-- William Worries
Series I savings bonds never lose redemption value. The biggest risk is that they can stop earning interest amid deflation, when the consumer price index, or CPI, is falling.
The yield on a Series I savings bond is comprised of both a fixed-rate component and the inflation rate over six months, and it's possible that that semiannual inflation rate paid on the bond becomes negative following a period of deflation.
If this negative inflation rate is greater than the bond's fixed-rate component, then you wouldn't earn any interest on the Series I savings bond for six months. This actually happened following the U.S. Department of Treasury's announcement of a negative inflation rate in May 2009. In these situations, the savings bond's interest earnings rate goes to zero -- it doesn't become a negative yield.
And again, there's no need to worry about the savings bonds losing value. The Treasury Department guarantees that the redemption value of a Series I bond for any particular month will not be less than its value for the preceding month. So the bond can't lose value if you need to cash it in before it matures.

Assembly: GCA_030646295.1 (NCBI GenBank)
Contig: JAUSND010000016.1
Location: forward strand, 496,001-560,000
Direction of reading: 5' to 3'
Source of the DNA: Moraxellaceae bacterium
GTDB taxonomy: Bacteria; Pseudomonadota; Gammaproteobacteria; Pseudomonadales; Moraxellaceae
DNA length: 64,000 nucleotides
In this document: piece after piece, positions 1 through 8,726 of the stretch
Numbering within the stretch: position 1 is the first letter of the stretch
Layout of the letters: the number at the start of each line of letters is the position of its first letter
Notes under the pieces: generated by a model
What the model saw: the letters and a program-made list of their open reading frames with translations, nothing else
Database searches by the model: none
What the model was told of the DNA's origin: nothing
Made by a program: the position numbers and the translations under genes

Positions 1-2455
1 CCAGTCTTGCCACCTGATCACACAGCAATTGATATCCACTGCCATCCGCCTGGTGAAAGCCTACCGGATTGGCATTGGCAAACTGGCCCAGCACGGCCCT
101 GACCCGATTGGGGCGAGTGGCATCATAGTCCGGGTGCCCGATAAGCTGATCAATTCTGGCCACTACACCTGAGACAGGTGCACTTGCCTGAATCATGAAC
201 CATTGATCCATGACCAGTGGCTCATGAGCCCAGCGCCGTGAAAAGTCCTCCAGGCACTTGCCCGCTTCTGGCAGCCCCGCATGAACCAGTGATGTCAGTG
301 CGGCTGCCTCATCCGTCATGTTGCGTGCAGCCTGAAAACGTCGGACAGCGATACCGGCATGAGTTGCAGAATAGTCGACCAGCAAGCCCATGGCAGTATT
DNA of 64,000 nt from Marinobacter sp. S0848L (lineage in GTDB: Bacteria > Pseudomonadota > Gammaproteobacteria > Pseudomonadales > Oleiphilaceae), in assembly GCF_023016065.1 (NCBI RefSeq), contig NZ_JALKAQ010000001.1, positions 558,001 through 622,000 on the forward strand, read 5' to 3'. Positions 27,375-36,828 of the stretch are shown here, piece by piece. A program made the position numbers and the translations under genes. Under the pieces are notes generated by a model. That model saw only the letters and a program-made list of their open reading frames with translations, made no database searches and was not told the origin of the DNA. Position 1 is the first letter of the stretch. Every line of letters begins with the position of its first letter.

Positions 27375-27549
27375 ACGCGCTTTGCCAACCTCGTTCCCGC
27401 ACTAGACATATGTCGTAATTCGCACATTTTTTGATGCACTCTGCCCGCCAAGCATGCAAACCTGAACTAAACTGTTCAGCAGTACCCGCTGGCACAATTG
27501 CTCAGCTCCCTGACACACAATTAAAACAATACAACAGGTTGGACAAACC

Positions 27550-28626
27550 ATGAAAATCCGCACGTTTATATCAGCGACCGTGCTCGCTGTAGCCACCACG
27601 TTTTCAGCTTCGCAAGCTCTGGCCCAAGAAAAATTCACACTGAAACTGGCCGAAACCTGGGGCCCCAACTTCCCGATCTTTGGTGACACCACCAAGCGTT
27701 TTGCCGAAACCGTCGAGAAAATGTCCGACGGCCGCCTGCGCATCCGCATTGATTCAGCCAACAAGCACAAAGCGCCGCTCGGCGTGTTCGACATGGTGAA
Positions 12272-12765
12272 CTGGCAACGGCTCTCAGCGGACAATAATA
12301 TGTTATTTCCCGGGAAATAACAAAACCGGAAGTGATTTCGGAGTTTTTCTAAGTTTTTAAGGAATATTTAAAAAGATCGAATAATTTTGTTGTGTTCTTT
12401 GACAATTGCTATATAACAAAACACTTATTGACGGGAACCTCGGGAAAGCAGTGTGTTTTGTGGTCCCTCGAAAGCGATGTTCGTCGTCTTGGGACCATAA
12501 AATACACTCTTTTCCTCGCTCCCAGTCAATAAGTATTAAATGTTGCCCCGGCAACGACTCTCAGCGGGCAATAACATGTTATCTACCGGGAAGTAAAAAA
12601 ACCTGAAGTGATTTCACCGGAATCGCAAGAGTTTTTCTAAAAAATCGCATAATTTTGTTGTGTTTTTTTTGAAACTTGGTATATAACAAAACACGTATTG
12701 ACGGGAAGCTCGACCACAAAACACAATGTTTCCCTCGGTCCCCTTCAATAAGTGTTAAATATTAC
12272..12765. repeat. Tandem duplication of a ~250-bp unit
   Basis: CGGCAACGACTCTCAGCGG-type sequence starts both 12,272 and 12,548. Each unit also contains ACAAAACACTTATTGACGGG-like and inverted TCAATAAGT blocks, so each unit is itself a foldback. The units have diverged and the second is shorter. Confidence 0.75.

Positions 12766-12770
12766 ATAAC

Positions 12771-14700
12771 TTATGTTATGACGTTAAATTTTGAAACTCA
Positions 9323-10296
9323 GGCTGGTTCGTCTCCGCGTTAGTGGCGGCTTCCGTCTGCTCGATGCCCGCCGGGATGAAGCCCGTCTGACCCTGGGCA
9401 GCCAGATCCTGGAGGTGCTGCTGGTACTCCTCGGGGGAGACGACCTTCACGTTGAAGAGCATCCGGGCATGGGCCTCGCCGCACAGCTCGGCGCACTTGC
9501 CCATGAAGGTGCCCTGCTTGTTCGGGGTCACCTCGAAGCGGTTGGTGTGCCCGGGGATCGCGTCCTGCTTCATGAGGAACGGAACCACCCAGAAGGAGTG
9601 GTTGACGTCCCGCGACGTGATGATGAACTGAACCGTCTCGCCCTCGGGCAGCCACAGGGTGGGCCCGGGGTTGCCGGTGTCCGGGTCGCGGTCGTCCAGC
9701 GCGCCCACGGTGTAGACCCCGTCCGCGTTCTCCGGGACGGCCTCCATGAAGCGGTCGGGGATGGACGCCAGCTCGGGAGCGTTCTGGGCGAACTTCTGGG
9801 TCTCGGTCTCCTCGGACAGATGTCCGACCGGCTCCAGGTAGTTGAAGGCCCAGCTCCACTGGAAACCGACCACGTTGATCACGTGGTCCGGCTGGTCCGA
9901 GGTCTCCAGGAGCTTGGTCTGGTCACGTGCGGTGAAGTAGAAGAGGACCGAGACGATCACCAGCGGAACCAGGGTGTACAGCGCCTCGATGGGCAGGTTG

With a few exceptions, such as for disaster victims, you can't cash in a bond during the first year you own it. If you cash it in during the first five years of ownership, you lose the last three months of interest earnings. Since you've owned the bond for more than 10 years, these constraints aren't relevant to you. Finally, Series I savings bonds have a final maturity of 30 years. Don't hold on to yours for 35 years, because the bond stops earning interest.
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